Flatbush Zombies. Photo by Loren Wohl

Flatbush Zombies. Photo by Loren Wohl

Tuesdays are rough for me.

I have class pretty much straight from 9:30 a.m. to 5 p.m. So when I stumbled off the bus in Oakland October 29, I was wondering if I’d be able to make it through the show without falling asleep.

The line outside The New Parish stretched around the block; throngs of kids in tie-dye and baggy jeans, smoking blunts, waited to get into the little venue to see New York-based rap group Flatbush Zombies. Some had been waiting for hours and the tone of the crowd outside was muted.

I walked into the Parish with my eyes half-closed, blinking back sleep.

As I walked down the low-ceilinged hallway, I could hear the filtered sounds of the night’s opener, a group I’d never heard of before that went by the name of World’s Fair. I had heard that there were two openers, and I really hoped I’d be awake long enough to see Flatbush Zombies. And then I emerged into the stage area and the raw energy of the place reached out and smacked me across the face.

First off, The New Parish is a great place for a rap concert. There is a tiny central stage with standing room and it’s framed by a balcony that looks down on the stage and the crowd. Second, the crowd was stoked. There was something electric in the air, and World’s Fair was feeling that on stage. The stage was completely surrounded by a little sea of heads and arms bobbing to the beat.

I don’t know if I’ve ever seen a crowd this excited about the first act, especially when even the headliner is a still lesser-known group.

World’s Fair was doing an excellent job getting the crowd hyped and by the end of their set, everyone was crowd surfing and high-five-ing like crazy.

Next up was Bodega Bamz, a rapper from Spanish Harlem with a Sonic-the-hedgehog-fast tongue. He had a surprisingly long set, but the boisterous crowd got behind him and the energy just kept building. Finally he retreated to the walled-off section of the upper balcony where the members of World’s Fair were lounging. The crowd cheered him well after he left the stage before turning the volume down to a restless buzz.

A low chant emerged as the stage remained empty for what seemed like an eternity.

“Zombies, zombies, zombies…”

FlatbushZombies-1024x576And then a slight, heavily bearded young man called Zombie Juice stepped out onto the stage and the building erupted.

If walking into a World’s Fair set was a slap across the face, Zombie Juice’s entrance was like sticking a fork into an electrical outlet.

I suppose now would be a good time for a little history. Flatbush Zombies formed in Flatbush, Brooklyn (obviously) in 2010. The group consists of producer Erick Arc Elliot, rapper Zombie Juice, and frontman/rapper Meechy Darko. They came to YouTube fame through their video for “Thug Waffle,” a single off their also-famed mixtape “D.R.U.G.S.” Since then, they have been tearing up bars with fellow NYC rappers like A$AP Rocky and Joey Bada$$ and advocating psychedelics, gold teeth and breakfast foods through their trippy-yet-hard rap music.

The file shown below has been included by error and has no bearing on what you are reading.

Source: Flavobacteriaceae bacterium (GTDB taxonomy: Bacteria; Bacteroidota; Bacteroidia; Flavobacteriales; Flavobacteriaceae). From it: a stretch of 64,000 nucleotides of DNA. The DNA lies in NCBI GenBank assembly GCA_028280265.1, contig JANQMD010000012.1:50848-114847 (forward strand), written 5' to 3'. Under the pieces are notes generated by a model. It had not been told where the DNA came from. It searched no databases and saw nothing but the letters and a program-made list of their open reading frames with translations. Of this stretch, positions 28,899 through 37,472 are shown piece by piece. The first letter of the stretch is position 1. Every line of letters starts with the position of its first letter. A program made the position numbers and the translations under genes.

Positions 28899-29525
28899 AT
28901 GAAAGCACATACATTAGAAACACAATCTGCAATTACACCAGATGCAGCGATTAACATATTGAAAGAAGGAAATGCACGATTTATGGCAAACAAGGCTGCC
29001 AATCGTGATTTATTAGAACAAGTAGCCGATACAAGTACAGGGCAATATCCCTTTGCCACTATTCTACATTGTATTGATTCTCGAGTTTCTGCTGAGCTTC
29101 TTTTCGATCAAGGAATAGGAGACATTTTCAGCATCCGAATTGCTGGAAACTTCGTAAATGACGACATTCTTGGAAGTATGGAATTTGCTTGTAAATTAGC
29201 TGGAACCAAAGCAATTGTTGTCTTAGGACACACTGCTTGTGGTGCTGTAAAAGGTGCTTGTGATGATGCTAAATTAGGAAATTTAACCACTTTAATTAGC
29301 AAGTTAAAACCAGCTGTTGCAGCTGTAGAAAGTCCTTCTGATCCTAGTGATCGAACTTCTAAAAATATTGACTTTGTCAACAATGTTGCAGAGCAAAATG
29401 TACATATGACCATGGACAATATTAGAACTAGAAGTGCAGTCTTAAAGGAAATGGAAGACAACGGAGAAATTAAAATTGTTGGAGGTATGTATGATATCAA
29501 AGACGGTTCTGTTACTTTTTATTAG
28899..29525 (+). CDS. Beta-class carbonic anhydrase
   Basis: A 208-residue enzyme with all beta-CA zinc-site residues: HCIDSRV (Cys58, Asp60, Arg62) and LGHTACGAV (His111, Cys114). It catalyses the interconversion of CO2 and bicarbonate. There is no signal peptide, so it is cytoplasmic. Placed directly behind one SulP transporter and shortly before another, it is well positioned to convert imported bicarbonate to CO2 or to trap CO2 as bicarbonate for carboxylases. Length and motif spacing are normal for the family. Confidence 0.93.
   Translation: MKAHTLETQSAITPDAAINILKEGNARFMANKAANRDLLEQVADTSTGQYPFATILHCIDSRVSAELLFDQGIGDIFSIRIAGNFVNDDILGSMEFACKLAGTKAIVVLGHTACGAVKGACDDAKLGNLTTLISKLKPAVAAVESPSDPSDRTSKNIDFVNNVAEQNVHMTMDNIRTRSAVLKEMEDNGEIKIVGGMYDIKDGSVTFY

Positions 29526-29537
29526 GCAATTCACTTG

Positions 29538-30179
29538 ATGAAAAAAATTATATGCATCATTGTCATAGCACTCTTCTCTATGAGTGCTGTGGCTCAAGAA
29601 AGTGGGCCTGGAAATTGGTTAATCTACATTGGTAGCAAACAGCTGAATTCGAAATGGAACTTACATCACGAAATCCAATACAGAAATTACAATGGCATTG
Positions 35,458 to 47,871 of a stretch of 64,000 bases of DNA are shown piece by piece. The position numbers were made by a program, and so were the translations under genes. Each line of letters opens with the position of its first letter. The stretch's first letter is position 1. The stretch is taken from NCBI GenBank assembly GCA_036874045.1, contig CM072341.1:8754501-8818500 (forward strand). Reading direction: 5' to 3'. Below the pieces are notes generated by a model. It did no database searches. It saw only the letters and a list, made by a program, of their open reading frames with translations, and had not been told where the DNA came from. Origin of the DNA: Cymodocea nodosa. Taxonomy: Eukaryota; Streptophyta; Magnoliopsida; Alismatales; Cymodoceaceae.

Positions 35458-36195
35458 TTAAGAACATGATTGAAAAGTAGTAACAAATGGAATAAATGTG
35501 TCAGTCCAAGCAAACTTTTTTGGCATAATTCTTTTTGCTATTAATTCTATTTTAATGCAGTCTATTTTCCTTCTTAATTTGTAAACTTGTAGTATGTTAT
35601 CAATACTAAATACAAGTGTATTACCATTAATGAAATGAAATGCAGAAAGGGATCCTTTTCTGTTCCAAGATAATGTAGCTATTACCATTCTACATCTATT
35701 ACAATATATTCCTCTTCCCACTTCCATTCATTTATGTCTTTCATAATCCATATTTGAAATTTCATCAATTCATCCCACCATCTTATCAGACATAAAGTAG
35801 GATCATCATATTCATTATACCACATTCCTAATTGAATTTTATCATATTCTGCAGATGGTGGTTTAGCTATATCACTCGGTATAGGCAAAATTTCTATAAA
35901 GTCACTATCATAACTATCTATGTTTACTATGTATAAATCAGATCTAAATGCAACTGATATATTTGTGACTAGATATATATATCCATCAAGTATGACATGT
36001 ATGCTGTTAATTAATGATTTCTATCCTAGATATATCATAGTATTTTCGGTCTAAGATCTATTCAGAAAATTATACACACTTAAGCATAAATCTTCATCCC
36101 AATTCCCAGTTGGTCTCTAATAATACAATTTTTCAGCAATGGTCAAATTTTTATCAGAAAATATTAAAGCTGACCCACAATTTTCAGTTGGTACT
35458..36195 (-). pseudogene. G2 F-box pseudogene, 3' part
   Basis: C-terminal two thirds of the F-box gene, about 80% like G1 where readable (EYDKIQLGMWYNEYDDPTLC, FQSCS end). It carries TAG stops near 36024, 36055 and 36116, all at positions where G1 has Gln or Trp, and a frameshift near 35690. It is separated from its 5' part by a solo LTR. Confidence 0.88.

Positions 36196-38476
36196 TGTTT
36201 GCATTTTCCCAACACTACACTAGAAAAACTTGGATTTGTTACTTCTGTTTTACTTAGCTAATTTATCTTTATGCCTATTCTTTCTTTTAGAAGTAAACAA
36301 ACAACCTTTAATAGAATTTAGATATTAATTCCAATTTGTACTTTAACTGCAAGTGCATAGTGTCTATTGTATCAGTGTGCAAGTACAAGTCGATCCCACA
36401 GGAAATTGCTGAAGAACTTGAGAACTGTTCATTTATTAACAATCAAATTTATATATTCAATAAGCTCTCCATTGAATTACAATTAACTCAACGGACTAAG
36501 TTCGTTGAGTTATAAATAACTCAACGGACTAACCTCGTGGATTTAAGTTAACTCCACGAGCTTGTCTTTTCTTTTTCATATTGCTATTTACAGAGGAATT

As Meechy Darko was quick to point out, this is their first tour as a headliner—and it was evident from their performance, which was a mix of energy and technical difficulties.

The kids from Flatbush were out there having the time of their lives, dancing on stage, snarling out their lines with serious force. Shortly after they had begun, a kid jumped off on stage and started dancing. Meechy Darko immediately shoved him back into the crowd with a promise to smack him in the face if he returned.

The crowd loved the confrontational attitude and Meechy fed off it, becoming more and more animated as the show went on.

After running through some of their more popular songs like “MRAZ” and “Palm Trees,” they shouted up to the balcony and invited Bodega Bamz to come back for a song. They tossed a mic up to him and he jumped down onto the stage in dramatic fashion to join the Zombies. Later on, Meechy Darko would one-up the Harlem rapper by climbing up the balcony, still spitting his verse as he hung from the edge, and go leaping into the crowd who carried him back on stage.

That kind of enthusiasm was what made the show great. But it also fell victim to many of the pitfalls of performances: The bass was overblown, Zombie Juice forgot a couple lines here and there, Meechy got a little overexcited about the crowd surfing.

But it was authentic.

The group and the crowd were equally stoked to be there and the atmosphere was alive and electric. And that’s what live music is all about right?

I walked back to the bus with a smile, ears ringing, fingers tingling.

No chance of falling asleep on the ride back home.

Article by Zack Sklar

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